In this counseling answer:
“Stories: Your son is too little to listen to a long story, but you can tell him simple stories, with motions, and read short picture books to him. Be dramatic, he’ll have fun, and so will you.Songs: One of the games I remember from my childhood is “Itsy-Bitsy Spider.” Small children love songs with actions and a little drama., you can also sing Islamic songs to him. Use emotion and actions.”
Children at that age are so full of life and joy, and they give love unconditionally. This is a special time for your son and you.
Children at that age are also easy to please. The smallest thing can give them pleasure. I’d be happy to offer some suggestions:
*Peek-a-boo: You have probably already started this game on a small scale, hiding your eyes, you can expand it to hiding behind furniture, under a blanket, almost anything, your son will love the moment of discovery.
*Playing ball: You can buy a medium-sized plastic ball at almost any discount or grocery store, teach your son how to “catch” the ball as you roll it to him, then return it. He will probably try to throw it too. You could even hide the ball—in an easy to find place—and watch his glee as he discovers it.
*Racing: Sometimes I would get down on the floor with my boys when they were small and race with them around the house, usually on my knees. The object isn’t to win, just to have fun. We both usually ended up rolling on the floor.
*Animals: Take your son to a zoo to see the animals. You can point out the bear, the lion, the monkey, and so on, he may be a little afraid in a petting zoo, but he should enjoy watching the animals from a distance.
*Stories: Your son is too little to listen to a long story, but you can tell him simple stories, with motions, and read short picture books to him. Be dramatic, he’ll have fun, and so will you.
*Songs: One of the games I remember from my childhood is “Itsy-Bitsy Spider.” Small children love songs with actions and a little drama., you can also sing Islamic songs to him. Use emotion and actions.
*Prayer: For you and your husband, of course, prayer is not a game, but for your son, it can be great fun. He can learn from watching and listening to you, so by the time he can walk the act of prayer will all be natural to him.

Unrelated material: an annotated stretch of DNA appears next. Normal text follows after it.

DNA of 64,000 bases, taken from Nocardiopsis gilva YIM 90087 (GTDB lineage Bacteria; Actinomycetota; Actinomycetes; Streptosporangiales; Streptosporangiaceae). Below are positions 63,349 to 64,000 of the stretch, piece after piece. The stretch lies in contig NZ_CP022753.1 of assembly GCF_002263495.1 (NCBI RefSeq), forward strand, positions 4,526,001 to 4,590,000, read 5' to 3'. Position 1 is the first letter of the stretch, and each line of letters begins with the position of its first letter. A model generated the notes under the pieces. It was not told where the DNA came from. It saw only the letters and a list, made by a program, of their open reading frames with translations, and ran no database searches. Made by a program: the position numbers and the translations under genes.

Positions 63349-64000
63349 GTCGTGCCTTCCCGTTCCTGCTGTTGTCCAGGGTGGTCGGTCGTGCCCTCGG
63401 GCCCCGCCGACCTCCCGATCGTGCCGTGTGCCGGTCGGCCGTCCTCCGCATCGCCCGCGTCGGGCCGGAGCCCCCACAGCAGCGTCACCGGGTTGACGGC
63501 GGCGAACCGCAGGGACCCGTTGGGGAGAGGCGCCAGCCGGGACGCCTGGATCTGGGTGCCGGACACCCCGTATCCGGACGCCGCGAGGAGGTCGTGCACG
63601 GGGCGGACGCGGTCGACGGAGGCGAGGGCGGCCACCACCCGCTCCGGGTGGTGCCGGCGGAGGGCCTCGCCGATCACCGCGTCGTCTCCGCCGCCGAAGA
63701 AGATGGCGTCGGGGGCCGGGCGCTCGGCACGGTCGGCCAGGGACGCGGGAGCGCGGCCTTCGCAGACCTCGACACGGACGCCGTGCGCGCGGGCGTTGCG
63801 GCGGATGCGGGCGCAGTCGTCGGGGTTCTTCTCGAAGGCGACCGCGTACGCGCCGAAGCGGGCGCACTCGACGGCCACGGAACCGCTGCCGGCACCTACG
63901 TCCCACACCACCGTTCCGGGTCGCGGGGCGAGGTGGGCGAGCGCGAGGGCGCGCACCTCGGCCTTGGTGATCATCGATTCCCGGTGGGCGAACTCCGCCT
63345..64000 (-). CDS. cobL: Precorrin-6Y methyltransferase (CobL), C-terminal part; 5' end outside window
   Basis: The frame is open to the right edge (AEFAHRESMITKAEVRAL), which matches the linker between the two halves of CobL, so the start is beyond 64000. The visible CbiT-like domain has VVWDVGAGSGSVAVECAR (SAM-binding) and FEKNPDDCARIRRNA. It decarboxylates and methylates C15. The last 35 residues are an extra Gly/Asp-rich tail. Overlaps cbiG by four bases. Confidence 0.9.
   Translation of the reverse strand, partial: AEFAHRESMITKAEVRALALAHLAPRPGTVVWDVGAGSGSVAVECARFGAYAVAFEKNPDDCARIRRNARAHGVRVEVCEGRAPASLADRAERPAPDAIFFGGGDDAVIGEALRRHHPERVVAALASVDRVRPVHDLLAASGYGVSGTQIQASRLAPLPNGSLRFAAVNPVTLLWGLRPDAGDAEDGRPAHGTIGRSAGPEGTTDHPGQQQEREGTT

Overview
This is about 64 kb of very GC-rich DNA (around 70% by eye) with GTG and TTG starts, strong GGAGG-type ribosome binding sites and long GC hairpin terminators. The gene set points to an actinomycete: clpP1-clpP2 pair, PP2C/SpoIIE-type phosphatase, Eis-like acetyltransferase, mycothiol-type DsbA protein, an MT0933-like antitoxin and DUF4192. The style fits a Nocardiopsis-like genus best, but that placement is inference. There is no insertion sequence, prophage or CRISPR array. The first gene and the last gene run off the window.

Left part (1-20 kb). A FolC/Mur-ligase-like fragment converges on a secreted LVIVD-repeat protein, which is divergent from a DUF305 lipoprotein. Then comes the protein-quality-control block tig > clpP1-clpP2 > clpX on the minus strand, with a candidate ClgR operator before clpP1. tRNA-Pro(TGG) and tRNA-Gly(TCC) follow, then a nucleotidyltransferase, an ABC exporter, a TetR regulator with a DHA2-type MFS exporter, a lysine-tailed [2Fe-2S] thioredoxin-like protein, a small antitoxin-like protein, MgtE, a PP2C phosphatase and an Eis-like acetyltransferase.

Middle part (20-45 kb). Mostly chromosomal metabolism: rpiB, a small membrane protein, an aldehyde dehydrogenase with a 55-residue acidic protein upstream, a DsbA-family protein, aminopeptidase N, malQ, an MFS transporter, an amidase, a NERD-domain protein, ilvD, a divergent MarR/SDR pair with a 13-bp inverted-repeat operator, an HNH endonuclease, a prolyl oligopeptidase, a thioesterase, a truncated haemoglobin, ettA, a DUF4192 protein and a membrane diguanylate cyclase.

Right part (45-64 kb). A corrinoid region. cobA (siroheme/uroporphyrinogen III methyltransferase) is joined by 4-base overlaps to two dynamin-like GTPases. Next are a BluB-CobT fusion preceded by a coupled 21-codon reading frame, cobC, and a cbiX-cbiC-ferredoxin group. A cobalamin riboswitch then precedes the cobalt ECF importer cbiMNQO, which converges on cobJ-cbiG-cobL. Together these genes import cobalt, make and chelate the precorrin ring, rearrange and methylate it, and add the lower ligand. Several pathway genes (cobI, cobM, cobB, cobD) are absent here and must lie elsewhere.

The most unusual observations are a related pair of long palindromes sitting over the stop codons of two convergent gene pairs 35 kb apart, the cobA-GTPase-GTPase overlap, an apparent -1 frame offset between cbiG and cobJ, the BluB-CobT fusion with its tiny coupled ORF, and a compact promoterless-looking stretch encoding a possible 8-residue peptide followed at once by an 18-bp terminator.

When he gets a little older, if he is anything like my children, he will climb on your back when you make sujud (prostration). Mine used to hold onto my shoulders while I was sitting, then use my back as a slide when I bowed to the ground. It was a little hard to concentrate, but I knew they were having fun and learning too. It is reported that the Prophet (pbuh) let his small grandsons play on him while he made salah.
Prophet Muhammad gave us a clear formula for raising children. For the first seven years, he said, play with them, it doesn’t have to be anything formal with clear-cut rules. In fact, if you let your son take the lead, I imagine he’ll come up with a few games of his own.
Have fun. They really do grow up quickly.
Disclaimer: The conceptualization and recommendations stated in this response are very general and purely based on the limited information that was provided in the question. In no event shall AboutIslam, it’s volunteers, writers, scholars, counselors, or employees be held liable for any direct, indirect, exemplary, punitive, consequential or other damages whatsoever that may arise through your decision or action in the use of the services which our website provides.